Why You Need to Get the Flu Vaccine This Season

Health & Wellness

October 29, 2019

An unexpected illness could ruin holiday or travel plans before they even get off the ground. Getting your flu shot is the best way to protect yourself from this serious disease that affects millions of people every year. We collected a list of the more common questions about influenza and its vaccine.

What Is Influenza?

Influenza — more commonly known as the flu — is a widespread and potentially serious disease that can lead to hospitalization. According to the Centers for Disease Control and Prevention (CDC), up to 61,200 Americans died of the flu last year, which is the highest death toll in over a decade.

This contagious, respiratory illness is brought on by the flu virus and can show symptoms quickly. It’s important to identify the signs of flu when they appear.

Influenza symptoms include:

  • Fever
  • Feverish feeling and/or chills
  • Cough
  • Sore throat
  • Runny or stuffy nose
  • Muscle or body aches
  • Headaches
  • Fatigue
  • Vomiting and/or diarrhea (more common in children)

The flu is caused by a virus, and the best way of preventing infection is an annual vaccination.

What is the flu vaccine?

The flu vaccine is designed to prevent infection from the most common flu viruses. While it’s still possible to get the flu after receiving the vaccine, the vaccine will usually lessen the severity of flu symptoms.

The vaccine is designed to protect against the strains of flu virus likely to be most common throughout the upcoming year. The vaccine can be administered either as an injection or a nasal spray.

Who should get the flu vaccine?

The CDC recommends that anyone older than 6 months should get an annual flu vaccination. For groups determined to be at a higher risk for developing complications from the flu, it is especially important to be vaccinated.

These groups include:

  • Children aged between 6 months and 5 years
  • Adults 65 and older
  • Women who are pregnant
  • Residents of nursing homes or long-term care facilities
  • Anyone with existing medical conditions such as asthma, lung or heart disease or diabetes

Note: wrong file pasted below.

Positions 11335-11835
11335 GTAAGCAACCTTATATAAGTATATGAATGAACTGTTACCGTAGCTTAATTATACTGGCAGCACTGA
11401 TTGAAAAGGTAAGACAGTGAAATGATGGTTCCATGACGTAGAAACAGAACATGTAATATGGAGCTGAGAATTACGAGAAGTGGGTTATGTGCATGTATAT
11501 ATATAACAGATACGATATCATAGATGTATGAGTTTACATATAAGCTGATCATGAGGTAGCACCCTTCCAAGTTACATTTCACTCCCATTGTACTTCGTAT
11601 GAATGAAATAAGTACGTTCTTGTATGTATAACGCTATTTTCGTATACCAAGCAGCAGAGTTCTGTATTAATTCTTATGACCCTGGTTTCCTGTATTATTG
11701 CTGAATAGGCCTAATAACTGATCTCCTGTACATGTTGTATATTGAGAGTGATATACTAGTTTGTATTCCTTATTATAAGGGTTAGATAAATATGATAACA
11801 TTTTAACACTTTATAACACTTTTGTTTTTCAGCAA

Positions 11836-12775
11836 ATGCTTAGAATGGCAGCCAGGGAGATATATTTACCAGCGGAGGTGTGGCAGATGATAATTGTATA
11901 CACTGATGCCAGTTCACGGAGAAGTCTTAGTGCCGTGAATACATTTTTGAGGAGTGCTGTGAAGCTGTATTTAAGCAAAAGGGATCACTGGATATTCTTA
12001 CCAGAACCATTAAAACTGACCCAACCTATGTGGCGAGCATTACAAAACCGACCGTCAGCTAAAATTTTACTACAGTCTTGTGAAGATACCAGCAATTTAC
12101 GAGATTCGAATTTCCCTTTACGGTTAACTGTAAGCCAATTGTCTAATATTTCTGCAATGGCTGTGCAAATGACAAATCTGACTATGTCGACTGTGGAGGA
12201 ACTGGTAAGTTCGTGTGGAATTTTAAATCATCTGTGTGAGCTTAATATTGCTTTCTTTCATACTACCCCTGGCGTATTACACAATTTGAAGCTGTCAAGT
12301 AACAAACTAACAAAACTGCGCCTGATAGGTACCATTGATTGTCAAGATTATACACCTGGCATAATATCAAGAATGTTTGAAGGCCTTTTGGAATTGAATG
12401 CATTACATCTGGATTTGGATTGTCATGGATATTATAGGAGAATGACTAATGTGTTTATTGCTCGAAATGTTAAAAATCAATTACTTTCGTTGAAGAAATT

Generally speaking, it’s a good idea for everyone older than 6 months to get the flu vaccine, with only a couple rare exceptions, including a severe allergy to antibiotics. If you’re concerned about an allergic reaction, consult with your doctor before getting the vaccine.

Why do I need to get a flu shot every year?

Flu viruses are constantly changing, and each year’s flu vaccine is updated to keep up with changing strains of the flu virus. Also, your body’s immune system response from vaccination weakens over time. An annual vaccine is the best way to maintain optimal protection.

Don’t wait to get the vaccine. Once you begin to experience flu symptoms, it’s too late for the vaccine to protect you. If you do get sick, chances are you will expose other people in your life to the virus, including those that may not be able to receive the vaccine, like infants or the elderly.

What’s in the flu shot?

The flu vaccine contains dead or severely weakened flu viruses that train your immune system to quickly recognize the virus and prevent an infection. Every year, the flu vaccine you receive is is different than the year before.

This is because each year, the vaccine is updated to keep up with the constant changes in the flu virus. Seasonal flu vaccines protect against the strains research indicates will be most common throughout the upcoming season.